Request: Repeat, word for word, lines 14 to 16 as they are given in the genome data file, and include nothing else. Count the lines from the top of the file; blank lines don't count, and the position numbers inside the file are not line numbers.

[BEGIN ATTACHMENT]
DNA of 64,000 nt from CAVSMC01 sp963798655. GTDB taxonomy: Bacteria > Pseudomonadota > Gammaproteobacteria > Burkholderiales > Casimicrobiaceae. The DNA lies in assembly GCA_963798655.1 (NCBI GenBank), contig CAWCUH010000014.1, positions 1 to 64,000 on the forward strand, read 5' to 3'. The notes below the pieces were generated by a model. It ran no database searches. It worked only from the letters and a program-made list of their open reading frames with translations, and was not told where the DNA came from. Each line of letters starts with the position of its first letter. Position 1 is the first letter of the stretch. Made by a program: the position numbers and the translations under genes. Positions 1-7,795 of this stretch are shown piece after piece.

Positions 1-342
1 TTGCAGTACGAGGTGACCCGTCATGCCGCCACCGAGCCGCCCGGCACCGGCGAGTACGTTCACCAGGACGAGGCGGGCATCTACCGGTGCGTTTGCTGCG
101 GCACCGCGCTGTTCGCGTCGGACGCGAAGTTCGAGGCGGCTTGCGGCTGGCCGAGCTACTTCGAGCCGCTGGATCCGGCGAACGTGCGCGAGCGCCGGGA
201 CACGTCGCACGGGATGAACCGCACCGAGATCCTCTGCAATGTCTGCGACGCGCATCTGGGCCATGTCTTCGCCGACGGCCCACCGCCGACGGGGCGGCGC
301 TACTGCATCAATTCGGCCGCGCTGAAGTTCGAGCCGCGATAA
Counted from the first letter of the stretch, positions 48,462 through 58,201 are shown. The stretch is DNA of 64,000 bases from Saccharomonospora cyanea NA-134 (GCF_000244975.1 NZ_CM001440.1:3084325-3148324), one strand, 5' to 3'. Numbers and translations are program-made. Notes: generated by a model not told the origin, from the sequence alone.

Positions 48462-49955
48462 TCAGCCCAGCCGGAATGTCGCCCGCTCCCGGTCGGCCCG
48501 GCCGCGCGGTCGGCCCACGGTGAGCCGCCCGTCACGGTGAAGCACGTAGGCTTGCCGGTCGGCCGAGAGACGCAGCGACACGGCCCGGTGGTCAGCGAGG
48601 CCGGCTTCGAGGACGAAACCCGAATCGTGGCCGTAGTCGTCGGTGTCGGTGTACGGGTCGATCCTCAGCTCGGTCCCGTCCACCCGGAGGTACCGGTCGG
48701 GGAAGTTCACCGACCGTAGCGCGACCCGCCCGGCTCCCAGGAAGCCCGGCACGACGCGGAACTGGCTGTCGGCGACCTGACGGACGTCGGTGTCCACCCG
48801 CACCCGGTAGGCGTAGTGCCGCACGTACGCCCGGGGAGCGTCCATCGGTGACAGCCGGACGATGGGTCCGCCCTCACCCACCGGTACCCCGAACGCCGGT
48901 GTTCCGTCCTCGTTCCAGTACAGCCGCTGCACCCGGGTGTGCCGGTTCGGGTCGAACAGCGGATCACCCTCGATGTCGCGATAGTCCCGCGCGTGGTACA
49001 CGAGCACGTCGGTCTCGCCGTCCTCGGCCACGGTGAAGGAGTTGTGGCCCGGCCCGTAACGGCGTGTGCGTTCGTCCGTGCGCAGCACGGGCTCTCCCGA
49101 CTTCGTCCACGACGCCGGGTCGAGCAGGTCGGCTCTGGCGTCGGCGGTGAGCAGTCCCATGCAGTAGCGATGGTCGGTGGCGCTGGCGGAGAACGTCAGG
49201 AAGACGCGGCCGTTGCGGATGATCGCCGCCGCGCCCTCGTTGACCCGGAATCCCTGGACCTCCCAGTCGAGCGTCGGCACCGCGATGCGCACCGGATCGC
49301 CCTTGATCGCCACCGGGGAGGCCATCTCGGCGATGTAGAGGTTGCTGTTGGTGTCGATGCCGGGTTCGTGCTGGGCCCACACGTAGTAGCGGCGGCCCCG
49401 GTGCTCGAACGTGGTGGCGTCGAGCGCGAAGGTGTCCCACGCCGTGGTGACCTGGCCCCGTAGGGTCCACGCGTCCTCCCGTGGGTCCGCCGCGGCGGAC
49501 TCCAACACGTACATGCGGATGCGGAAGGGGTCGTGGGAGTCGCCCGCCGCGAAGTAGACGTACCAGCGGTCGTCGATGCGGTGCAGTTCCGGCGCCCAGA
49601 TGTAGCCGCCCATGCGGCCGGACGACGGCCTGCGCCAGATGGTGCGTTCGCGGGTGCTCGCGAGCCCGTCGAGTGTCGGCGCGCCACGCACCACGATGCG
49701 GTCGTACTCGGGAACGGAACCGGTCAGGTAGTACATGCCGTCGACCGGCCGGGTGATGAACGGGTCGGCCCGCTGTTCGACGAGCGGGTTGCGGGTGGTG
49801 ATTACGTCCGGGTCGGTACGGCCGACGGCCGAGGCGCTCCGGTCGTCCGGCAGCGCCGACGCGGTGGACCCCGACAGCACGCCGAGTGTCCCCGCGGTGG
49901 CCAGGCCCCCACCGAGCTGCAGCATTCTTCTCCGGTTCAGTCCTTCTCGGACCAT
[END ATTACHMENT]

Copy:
48901 GTTCCGTCCTCGTTCCAGTACAGCCGCTGCACCCGGGTGTGCCGGTTCGGGTCGAACAGCGGATCACCCTCGATGTCGCGATAGTCCCGCGCGTGGTACA
49001 CGAGCACGTCGGTCTCGCCGTCCTCGGCCACGGTGAAGGAGTTGTGGCCCGGCCCGTAACGGCGTGTGCGTTCGTCCGTGCGCAGCACGGGCTCTCCCGA
49101 CTTCGTCCACGACGCCGGGTCGAGCAGGTCGGCTCTGGCGTCGGCGGTGAGCAGTCCCATGCAGTAGCGATGGTCGGTGGCGCTGGCGGAGAACGTCAGG